The February jobs report was a mixed bag. Let’s get the bad news out of the way: the economy added only 20,000 positions, the smallest gain since September 2017. The number was much lower than last year’s average monthly amount of 223,000 and far below expectations for 190,000.
What explains the drop? There is no single answer, but here to help us break it down is Chip Cutter, a reporter at the Wall Street Journal who recently worked on a story called, How America Works: Inside the Hottest Job Market in Half a Century.
Some possible culprits include a statistical anomaly, exaggerated by seasonal oddities that are unlikely to persist; spooked employers, who sat on their hands as growth slowed in the beginning of the year amid the government shutdown; bad weather, which hurt construction and maybe just a weird one-off, much in the same way that the huge January number may have also been an outlier. In fact, if we take the first two months of the year, job creation averaged about 165,000, an amount that would be consistent with a slowing economy in Q1.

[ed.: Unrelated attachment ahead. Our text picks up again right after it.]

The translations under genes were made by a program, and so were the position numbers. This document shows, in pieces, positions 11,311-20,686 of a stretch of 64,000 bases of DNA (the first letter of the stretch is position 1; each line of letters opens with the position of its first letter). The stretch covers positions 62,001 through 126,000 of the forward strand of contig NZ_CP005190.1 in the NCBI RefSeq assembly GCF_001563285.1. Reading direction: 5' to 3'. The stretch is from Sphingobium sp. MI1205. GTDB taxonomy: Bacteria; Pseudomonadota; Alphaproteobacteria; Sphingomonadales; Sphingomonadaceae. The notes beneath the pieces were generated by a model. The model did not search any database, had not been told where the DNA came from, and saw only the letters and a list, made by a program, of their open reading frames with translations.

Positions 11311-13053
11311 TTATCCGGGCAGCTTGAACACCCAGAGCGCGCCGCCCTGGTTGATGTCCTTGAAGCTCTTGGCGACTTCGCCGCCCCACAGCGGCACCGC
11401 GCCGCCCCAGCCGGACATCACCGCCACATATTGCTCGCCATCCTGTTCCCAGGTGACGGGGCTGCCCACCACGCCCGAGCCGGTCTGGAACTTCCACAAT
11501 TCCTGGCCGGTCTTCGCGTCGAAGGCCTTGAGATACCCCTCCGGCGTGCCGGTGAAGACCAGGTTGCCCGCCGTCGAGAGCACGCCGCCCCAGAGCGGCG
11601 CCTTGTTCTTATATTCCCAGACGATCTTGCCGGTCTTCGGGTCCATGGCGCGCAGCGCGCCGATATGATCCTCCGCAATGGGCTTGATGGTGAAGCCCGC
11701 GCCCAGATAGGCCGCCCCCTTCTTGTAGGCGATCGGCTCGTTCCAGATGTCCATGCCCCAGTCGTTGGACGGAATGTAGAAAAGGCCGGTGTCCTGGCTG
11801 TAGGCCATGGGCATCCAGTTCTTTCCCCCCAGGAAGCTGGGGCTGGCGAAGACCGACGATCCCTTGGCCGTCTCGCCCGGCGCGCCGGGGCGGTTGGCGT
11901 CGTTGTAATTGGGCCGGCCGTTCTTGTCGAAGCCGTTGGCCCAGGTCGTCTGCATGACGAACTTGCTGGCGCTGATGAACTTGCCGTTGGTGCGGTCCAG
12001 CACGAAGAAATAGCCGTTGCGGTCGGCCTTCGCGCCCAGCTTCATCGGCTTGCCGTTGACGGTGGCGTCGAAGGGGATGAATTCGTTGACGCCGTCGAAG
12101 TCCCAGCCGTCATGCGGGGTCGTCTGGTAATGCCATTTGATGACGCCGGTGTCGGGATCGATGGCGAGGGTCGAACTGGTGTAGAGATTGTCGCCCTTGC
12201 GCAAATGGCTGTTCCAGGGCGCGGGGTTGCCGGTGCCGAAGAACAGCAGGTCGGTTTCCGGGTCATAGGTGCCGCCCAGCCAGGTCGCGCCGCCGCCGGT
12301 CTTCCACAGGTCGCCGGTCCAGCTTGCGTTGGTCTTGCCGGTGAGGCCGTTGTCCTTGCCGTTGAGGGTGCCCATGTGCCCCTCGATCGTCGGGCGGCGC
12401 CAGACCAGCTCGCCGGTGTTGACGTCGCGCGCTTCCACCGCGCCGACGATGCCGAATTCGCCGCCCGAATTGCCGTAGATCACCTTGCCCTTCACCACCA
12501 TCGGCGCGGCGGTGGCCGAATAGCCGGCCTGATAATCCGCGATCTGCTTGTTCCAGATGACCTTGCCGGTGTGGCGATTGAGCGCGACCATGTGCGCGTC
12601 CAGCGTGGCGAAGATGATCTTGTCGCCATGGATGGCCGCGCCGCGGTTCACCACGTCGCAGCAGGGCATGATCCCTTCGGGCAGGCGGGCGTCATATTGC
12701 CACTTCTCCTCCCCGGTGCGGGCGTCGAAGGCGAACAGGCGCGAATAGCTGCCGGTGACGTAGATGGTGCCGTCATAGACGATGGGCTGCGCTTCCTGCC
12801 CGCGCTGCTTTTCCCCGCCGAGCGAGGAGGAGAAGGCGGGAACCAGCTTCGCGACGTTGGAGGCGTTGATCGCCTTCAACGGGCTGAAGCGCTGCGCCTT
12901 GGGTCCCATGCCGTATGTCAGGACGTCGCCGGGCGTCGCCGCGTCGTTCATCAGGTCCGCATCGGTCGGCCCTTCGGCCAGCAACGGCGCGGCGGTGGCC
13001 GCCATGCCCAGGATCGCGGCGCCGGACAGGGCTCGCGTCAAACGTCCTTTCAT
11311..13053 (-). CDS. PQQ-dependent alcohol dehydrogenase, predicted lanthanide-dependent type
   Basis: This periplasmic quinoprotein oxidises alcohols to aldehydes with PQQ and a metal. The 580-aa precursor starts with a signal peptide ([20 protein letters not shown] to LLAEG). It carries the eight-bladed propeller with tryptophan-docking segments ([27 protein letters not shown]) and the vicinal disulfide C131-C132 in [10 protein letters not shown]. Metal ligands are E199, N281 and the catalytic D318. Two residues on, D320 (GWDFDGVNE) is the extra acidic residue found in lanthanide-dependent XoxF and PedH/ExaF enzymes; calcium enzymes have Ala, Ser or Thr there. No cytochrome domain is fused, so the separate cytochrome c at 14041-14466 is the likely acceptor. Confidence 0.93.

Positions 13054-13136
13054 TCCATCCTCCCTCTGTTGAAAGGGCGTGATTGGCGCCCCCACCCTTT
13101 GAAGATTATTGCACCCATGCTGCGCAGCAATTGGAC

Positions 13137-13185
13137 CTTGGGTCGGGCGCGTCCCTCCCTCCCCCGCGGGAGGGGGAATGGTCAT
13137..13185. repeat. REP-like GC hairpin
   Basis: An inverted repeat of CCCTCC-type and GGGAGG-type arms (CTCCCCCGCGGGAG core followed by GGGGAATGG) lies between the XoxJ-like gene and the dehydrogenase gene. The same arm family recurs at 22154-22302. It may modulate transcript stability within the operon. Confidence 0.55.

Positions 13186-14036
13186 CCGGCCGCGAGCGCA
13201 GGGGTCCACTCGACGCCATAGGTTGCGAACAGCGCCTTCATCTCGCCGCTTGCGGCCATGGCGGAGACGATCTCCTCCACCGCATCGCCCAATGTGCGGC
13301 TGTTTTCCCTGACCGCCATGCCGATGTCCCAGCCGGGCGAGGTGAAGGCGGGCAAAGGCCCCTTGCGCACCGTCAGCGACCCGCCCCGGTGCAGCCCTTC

However, there was also good news. Average hourly earnings increased by 3.4 percent from a year ago, the best annual gain in almost a decade (April 2009). Additionally, the headline unemployment rate returned to 3.8 percent, which is where it was before the government shutdown.
Finally, the broad measure of unemployment (aka “U-6”, which includes unemployed; discouraged and marginally attached workers; and those who are working part-time, but seek full time) declined to 7.3 percent from 8.1 percent, its lowest point since December 2000. These numbers seem to indicate that the labor market may be slowing this year, but it is still relatively tight and healthy.
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